Who is That Girl?

Words by: Maya
Art by: Jessica La

There’s a new trend going around, and if you’re addicted to TikTok like me, you’ve probably seen at least one video about becoming “that girl”. Basically, it’s where influencers — generally White, skinny girls — make TikToks about becoming the best version of themselves by sharing aesthetically pleasing moments from their day. This often includes a 5am wakeup to watch the sunrise, followed by morning meditation, a perfect piece of avocado toast, a 5km run and a green juice smoothie — all before 10am. For some, this might seem like a perfectly harmless trend designed to improve your life, but for others, it can be incredibly toxic. 

On one hand, this trend motivates people to take care of themselves. I mean, when you see everyone working out, eating healthy and taking care of their mental health, how could you not? I’ll admit, I found myself in a rut during the COVID-19 pandemic. I wasn’t working out at all. I had lost my motivation. Yet repeatedly seeing people living their best lives motivated me to do the same. I started going on walks daily. Some days, it was just to the local 7-Eleven to get a slurpee. Other days, it was to Coles to get some snacks. And yes, while it might seem counterintuitive to exercise just to buy snacks, going on those walks improved my mental health, and I was able to make it a habit. 

Although despite the benefits this trend had for me, it really managed to impact my mental health. Why? “That girl” was almost always skinny and White. There was no diversity at all and as a Person of Colour (PoC), this frustrated me. The lack of representation of people of different backgrounds (and even body types) meant that I felt like I could not partake in this lifestyle and that it was not made for people like me.

To add fuel to the fire, we seem to forget that the people who indulge in these trends tend to work in social media and earn money from making these aesthetic videos and selling us this aesthetic way of life. Therefore, it makes sense that they have the time to embody typical “that girl” habits — because it’s literally their job. Many of us are not afforded this same luxury and instead are at university, working multiple jobs, volunteering and balancing responsibilities. I mean, how am I supposed to meal prep or go on my morning run when I have four assignments due at 11:59pm?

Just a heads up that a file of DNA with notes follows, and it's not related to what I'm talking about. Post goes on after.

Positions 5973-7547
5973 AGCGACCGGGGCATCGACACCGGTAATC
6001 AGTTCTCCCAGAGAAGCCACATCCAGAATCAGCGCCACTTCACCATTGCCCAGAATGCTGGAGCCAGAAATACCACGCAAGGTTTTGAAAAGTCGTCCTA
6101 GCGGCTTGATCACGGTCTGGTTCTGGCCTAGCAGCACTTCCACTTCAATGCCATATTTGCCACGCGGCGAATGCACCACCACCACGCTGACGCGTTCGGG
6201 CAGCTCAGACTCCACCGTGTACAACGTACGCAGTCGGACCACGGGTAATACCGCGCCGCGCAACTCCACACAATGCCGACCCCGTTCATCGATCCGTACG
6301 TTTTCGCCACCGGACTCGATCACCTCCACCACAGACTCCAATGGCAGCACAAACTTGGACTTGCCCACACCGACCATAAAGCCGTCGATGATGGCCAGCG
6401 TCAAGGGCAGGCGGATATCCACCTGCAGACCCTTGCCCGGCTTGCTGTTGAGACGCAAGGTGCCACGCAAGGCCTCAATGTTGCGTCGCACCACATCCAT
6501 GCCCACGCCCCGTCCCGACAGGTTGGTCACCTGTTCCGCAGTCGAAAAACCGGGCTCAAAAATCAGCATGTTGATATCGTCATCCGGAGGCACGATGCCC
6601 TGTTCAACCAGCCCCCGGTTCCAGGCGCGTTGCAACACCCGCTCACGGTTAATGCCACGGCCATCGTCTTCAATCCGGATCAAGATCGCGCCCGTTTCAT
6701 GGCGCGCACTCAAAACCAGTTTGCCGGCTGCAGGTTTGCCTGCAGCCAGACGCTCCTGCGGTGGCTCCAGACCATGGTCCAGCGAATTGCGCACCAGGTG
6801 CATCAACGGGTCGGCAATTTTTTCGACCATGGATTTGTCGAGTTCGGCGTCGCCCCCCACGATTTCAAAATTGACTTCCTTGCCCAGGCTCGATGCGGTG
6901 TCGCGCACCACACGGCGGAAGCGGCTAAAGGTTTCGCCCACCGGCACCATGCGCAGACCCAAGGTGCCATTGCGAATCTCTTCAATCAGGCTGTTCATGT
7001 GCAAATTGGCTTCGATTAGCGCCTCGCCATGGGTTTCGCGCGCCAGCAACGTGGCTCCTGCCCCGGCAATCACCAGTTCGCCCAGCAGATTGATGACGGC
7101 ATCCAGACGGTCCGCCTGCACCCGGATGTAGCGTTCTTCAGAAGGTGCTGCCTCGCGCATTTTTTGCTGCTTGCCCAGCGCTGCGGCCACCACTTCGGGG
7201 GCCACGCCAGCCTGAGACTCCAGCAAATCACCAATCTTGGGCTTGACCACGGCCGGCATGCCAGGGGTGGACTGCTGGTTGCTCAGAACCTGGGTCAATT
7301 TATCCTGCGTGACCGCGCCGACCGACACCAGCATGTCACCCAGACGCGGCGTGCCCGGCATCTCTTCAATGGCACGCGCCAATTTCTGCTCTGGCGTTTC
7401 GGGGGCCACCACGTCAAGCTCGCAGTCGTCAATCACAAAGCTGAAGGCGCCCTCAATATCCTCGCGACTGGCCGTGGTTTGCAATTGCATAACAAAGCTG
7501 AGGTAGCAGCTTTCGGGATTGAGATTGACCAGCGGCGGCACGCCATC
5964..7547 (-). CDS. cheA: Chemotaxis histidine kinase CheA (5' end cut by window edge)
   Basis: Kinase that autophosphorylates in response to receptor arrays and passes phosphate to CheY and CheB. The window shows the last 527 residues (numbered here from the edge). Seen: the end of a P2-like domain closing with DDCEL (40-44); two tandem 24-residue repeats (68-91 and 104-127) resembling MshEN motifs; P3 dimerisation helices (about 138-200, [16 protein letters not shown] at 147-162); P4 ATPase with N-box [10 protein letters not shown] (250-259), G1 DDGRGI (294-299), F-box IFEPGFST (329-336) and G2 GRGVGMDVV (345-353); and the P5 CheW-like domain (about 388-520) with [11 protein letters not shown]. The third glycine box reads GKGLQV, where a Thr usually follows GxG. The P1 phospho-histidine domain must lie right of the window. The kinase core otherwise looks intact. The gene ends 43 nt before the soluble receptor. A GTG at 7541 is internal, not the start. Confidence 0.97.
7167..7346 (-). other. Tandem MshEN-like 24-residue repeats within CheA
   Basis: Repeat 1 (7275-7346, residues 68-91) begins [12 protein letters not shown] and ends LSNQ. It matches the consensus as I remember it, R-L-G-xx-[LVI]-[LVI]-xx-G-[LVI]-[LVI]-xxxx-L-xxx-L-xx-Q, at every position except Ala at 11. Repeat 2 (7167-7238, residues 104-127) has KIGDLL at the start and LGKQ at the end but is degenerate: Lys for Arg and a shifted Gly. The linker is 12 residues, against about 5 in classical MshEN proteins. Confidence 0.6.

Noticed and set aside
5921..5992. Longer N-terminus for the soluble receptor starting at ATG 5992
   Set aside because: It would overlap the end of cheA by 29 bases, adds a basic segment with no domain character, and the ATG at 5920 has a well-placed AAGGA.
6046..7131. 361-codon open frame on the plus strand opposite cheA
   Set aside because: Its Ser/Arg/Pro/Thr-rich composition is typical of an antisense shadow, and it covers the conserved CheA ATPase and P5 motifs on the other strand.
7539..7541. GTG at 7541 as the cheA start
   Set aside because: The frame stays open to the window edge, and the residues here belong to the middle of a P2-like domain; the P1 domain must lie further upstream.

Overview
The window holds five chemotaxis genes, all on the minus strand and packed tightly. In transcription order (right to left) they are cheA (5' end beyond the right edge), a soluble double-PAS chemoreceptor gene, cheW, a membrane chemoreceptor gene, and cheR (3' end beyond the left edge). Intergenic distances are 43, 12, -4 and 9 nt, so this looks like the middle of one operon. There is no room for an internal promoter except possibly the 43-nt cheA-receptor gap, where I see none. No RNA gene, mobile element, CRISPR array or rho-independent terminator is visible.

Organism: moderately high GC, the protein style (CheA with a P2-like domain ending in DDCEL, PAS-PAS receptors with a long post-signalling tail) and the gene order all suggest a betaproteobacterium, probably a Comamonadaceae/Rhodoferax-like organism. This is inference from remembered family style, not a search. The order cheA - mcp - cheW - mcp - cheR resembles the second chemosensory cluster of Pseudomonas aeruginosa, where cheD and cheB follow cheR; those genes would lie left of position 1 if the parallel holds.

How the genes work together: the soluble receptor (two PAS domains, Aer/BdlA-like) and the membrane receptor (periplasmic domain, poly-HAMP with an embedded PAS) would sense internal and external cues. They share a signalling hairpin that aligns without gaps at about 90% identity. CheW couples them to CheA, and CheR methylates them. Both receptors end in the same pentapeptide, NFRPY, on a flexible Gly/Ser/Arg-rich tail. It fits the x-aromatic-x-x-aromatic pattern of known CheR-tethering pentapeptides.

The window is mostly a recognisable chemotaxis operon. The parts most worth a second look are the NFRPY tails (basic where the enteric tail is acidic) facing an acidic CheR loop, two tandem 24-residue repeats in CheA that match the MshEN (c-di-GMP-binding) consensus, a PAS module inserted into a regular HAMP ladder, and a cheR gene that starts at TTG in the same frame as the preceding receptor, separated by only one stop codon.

So, with this in mind, I think it’s important to remember, even if you do possess all those habits, the reality is still messy. Life is naturally imperfect. Not every day is going to look like an Instagram-worthy picture. These influencers may have made it look like their highlight reel is their reality, but aesthetically pleasing photos don’t show you everything. For example, they don’t show you the dishes they had to clean up before taking a photo of their breakfast. They don’t show you the multiple cameras, the lights, and the millions of attempts it took to get that perfect shot. They definitely don’t show you the green smoothies that didn’t make the cut. You don’t see the hours editing the photos either. It all lies behind a camera.

If it was up to me? I’d say that everyone is “that girl” in one way or another. It just might not look picture-perfect, and that is okay. It doesn’t have to be aesthetic all the time. You don’t need to post to your thousands of Instagram followers to show them that you’re “that girl”. Go on walks. Ride a bike. Play basketball. Choose the activities that make you happy. You don’t have to eat avocado toast to be healthy 一 oatmeal is fine too (even if it doesn’t look as pretty). Being “that girl” is more than the aesthetics: it’s about building habits that make you happy. So as long as the things you do make you happy. You are “that girl”.

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